The Aston Martin DB4 – A Closer Look At This Sports Car Including Performance, Technical Data, Features, Rivals Comparison, History, Used Prices
from classic to modern
The Aston Martin DB4 sports car was unveiled at the London Motor Show in October 1958 as the Series 1 variant, priced at £ 3,967.
This 2 + 2-seater fixed head coupe was the successor to the DB2 / 4 Mark 3, and featured a redesigned body, designed by Carrozzeria Touring of Milan, and used aluminum panels on a lightweight tubular steel chassis. As a result, it produced a curb weight of 1308 kg.
His Italian flair was well received and created quite a stir at launch.
It was equipped with Dunlop servo-assisted disc brakes on each wheel, but they were later replaced by Girling equivalents.
Coil springs were used on the independent front suspension and rear live axle, and an anti-roll bar was added.
An interesting point was that customers were offered the option of a number of different rear axle ratios to suit their needs, such as 3.31: 1 for high speed driving.
The Series 1 was produced from October 1958 to January 1960, and was identified by the fact that it had no hooks on the bumpers or window frames on the doors, which tended to produce more wind noise when the car was driven. he was driving fast.
This variant was manufactured between January 1960 and April 1961 and featured:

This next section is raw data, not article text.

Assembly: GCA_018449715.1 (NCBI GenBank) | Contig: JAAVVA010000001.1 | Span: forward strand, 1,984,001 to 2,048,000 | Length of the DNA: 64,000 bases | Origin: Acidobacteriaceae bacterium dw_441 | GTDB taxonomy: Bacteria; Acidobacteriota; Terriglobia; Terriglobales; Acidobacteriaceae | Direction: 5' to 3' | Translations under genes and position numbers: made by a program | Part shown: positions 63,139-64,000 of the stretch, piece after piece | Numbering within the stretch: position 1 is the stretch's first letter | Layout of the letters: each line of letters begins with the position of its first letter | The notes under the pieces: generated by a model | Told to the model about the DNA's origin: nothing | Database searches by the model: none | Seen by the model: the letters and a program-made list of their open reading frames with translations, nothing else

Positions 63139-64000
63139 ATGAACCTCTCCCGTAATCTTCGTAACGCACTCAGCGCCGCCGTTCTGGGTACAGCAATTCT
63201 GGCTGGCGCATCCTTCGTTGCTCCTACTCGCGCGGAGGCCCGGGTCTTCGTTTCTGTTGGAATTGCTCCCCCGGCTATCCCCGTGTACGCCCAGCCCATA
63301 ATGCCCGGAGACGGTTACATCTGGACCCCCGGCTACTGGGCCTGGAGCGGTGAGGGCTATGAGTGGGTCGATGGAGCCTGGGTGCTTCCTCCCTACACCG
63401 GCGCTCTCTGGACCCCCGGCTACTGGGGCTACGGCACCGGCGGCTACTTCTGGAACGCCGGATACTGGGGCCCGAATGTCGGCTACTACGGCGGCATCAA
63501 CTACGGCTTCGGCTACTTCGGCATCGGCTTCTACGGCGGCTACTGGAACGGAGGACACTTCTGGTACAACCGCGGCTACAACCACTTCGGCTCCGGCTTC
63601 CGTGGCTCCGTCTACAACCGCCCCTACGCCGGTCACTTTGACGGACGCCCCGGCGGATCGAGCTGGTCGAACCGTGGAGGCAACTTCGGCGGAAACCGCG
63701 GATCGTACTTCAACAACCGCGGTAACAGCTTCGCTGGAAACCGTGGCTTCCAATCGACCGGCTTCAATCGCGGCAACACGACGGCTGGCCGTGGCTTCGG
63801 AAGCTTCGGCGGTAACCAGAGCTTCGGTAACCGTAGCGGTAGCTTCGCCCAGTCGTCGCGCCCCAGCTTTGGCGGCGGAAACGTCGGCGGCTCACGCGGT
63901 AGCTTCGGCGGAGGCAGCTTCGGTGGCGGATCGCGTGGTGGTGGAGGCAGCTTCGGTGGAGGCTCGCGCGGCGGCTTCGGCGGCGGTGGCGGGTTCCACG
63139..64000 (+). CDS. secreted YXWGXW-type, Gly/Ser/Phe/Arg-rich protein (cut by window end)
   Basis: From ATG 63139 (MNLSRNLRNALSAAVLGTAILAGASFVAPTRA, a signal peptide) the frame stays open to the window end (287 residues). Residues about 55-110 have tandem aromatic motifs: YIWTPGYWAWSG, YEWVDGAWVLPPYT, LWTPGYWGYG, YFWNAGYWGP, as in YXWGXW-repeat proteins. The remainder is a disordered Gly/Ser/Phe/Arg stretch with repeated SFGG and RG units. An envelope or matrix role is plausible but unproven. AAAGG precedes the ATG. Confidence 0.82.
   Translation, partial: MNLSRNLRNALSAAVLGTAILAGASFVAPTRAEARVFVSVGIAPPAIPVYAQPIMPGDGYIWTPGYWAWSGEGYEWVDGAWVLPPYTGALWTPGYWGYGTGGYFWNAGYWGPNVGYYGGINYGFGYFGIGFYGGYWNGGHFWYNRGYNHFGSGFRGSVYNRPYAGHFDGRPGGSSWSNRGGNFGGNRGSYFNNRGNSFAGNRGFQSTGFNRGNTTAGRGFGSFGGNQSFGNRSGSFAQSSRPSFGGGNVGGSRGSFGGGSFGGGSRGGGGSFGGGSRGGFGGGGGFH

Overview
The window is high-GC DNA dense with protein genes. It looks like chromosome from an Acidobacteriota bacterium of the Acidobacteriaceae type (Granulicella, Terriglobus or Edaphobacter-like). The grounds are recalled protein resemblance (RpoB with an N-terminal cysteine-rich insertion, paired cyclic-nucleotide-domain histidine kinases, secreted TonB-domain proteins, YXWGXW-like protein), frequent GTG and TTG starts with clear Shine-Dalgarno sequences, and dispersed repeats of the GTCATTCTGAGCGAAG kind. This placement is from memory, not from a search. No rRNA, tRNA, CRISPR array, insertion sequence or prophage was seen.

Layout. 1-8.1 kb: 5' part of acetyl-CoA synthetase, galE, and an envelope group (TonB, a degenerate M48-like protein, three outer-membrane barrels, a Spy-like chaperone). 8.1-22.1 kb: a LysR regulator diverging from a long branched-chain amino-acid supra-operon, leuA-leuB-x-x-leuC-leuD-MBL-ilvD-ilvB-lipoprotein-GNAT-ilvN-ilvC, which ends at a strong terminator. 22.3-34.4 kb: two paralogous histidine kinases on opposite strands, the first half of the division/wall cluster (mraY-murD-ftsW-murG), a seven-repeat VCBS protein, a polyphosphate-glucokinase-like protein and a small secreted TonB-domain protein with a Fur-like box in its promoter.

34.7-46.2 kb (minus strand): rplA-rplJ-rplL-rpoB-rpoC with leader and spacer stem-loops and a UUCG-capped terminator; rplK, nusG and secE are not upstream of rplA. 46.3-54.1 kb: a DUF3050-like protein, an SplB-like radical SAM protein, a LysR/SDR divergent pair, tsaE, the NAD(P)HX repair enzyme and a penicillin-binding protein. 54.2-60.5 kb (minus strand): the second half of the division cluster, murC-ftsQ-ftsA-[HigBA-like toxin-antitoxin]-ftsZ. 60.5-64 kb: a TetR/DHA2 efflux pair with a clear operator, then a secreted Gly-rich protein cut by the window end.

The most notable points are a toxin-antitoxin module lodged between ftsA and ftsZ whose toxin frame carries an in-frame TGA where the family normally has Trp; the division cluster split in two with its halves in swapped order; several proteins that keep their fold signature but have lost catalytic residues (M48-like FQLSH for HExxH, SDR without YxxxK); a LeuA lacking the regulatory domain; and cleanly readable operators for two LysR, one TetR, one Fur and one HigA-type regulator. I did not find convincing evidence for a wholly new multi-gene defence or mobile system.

Adding window and door frames
The size of the oil pan was increased to compensate for the engine overheating, in addition an optional oil cooler was offered.
Larger front disc brakes added
During this period, nearly 400 Series 2s were built.
This was produced between April and September 1961 and featured the addition of three small taillights that replaced the single unit on earlier models.
From September 1961 to the following year, the Series 4 was identified by replacing the eggcrate-style grille with one consisting of bars, along with a redesigned air intake on the hood.
An optional variant was offered with a more powerful engine equipped with three SU carburettors and a cylinder head containing enlarged valves.
This last series, from September 1962 to 1963, was distinguished by:
A single recessed taillight
The body was now taller and longer to provide more internal space.
The size of the wheels was reduced to maintain the same overall height of the car.
The front section was redesigned to produce smoother lines that date back to the Vantage and GT models.
When production ended in 1963, Aston Martin had produced a total of 1,110 Series 1-5 DB4 sports cars.
The DB4 was powered by a 3.7-liter DOHC inline six-cylinder engine, with an aluminum alloy head and block, developing 240 bhp at 5500 rpm and 240 ft / lbs of torque at 4250 rpm.
Paired to a four-speed manual gearbox, and with an 8.25: 1 compression, and two SU carburettors, it produced a top speed of 141 mph, with 0-60 mph in 8.5 seconds.
It delivered a total fuel consumption of 17.7 mpg.
The first models had an unfortunate tendency to overheat the engine.
Typical competitors to the Aston Martin DB4 included the following sports cars: Ferrari 250 GTO, Jaguar E-Type Series 1, and Porsche 911.
SPORTS CARS FOR SALE
A typical price for the various series of an Aston Martin DB4 sports car is: Series 1 = $ 270,000 / £ 170,000, Series 2 = $ 350,000 / £ 220,000, Series 3 = $ 220,000 / £ 140,000, Series 4 = $ 420,000 / £ 260,000 and Series 5 = $ 330,000 / £ 200,000.
This concludes my Aston Martin DB4 sports car review